Brookridge bus stop battle far from over, parents vowBy MARY SPICUZZA, Times Staff Writer
© St. Petersburg Times
published August 4, 2002
BROOKSVILLE -- Tracy Dwyer is terrified to go to work this morning.
It's not that she works in a bad neighborhood. Dwyer, 35, is a clerk at the golf shop inside the gates of Brookridge.
But as one of the leaders of a battle to get a school bus stop back inside Brookridge, Dwyer expects to be flocked by furious "anti-bus" golfers this weekend.
Tempers at Brookridge have flared since Monday, when parents learned that the community won't allow school buses to pick up kids at its clubhouse anymore. Parents are calling it the latest example of anti-child discrimination at the self-declared "55-and-over" gated community, which has more than 2,100 mobile homes.
"My mind is going to explode," Dwyer said. "I'm nervous, and I'm scared. I know some people don't want the buses. And some want to force the families out."
Dwyer said she and her mother have both gotten angry calls from residents who want to keep the buses out.
Meanwhile, board members of Brookridge Community Property Owners Inc. say they have nothing against families, but had to move the bus stop because some children vandalized the clubhouse.
Parents now say the decision may end up in court. On Friday, Dwyer and other parents met with attorney Bill Eppley, who is already representing another resident suing Brookridge over deed restrictions.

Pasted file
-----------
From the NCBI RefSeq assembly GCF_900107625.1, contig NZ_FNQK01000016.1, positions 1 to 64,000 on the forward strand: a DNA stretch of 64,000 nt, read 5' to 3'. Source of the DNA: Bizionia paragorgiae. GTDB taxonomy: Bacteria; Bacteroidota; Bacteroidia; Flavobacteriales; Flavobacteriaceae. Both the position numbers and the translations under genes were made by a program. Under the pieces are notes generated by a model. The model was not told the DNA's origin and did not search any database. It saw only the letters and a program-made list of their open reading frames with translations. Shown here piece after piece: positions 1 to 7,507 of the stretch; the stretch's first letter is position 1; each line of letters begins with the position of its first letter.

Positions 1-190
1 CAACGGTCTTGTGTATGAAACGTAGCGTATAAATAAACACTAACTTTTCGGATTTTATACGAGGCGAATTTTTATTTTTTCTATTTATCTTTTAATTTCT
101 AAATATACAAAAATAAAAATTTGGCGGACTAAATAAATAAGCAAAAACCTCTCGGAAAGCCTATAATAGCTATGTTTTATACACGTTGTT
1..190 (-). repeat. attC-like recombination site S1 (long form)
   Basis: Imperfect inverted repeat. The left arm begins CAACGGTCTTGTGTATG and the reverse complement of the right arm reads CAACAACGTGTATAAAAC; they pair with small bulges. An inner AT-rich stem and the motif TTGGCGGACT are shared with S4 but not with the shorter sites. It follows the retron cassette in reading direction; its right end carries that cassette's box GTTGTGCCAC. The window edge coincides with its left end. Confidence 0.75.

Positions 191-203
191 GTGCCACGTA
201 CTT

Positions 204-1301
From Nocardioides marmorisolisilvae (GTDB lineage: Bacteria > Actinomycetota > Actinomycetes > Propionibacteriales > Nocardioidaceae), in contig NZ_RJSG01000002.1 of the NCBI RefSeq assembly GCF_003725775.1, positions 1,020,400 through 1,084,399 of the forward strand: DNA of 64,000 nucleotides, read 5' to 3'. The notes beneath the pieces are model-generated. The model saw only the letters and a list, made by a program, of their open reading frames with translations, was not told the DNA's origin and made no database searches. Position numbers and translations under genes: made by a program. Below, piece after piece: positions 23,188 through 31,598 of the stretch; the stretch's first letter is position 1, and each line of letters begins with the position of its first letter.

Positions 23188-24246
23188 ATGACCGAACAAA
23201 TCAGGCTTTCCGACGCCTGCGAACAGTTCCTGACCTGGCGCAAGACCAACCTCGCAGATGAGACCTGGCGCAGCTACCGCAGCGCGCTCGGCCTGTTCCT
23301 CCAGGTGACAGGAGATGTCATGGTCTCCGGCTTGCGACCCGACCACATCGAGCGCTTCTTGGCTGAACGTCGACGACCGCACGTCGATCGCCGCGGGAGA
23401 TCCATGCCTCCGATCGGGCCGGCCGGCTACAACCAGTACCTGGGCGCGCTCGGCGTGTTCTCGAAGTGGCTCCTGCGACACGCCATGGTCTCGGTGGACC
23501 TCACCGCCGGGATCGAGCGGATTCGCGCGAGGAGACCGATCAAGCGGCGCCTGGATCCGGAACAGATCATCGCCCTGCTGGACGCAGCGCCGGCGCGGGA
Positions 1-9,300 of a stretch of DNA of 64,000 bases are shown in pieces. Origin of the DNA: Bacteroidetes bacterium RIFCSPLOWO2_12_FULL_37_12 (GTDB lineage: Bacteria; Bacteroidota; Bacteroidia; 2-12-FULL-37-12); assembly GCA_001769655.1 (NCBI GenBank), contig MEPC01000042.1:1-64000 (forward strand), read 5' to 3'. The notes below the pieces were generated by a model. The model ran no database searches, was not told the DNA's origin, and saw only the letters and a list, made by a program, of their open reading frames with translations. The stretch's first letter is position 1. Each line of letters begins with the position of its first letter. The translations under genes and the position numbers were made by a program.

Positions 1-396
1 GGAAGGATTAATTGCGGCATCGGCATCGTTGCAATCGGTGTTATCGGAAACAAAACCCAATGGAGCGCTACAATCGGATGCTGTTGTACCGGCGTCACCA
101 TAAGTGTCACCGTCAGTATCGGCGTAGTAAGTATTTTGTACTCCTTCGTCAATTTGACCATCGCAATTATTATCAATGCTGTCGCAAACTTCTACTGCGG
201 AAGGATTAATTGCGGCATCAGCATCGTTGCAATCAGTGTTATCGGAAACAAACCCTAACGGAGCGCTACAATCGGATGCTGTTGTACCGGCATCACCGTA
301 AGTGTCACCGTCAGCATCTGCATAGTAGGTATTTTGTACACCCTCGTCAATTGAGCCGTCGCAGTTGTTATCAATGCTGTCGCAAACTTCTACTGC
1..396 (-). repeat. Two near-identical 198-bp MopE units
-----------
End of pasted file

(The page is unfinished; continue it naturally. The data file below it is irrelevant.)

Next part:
"They don't have the authority to close the roads, in my opinion," Eppley said. "The families and children have a right to use those roads. They pay for them, too."
Some parents believe there are county-owned roads inside Brookridge. But Bill Busch, the county's pavement management coordinator, said the community's roads are all private.
Eppley said the roads may be private, but all members of the community have equal rights to use them. He believes that if school buses are banned, Brookridge should also keep out buses going to casinos, cruises and vacation destinations.
He said the community seems to be discriminating against kids while favoring the over-55 crowd.
Ronald Musacchia, president of Brookridge's association, said actual school buses weren't the problem.
"We're trying to solve our problems at the clubhouse," he said. "We have a few young ladies, and some young men, causing serious damage."
Parents believe kids are easy targets, but they're not to blame for the bus stop ban.
Brookridge parents are now gathering donations to hire Eppley.
Franklin Riley, a 72-year-old father of two, said he's determined to fight Brookridge.
"I think it's a crock of c---," he said.
-- Mary Spicuzza can be reached at (800) 333-7505, ext. 6232. Her e-mail address is email@example.com
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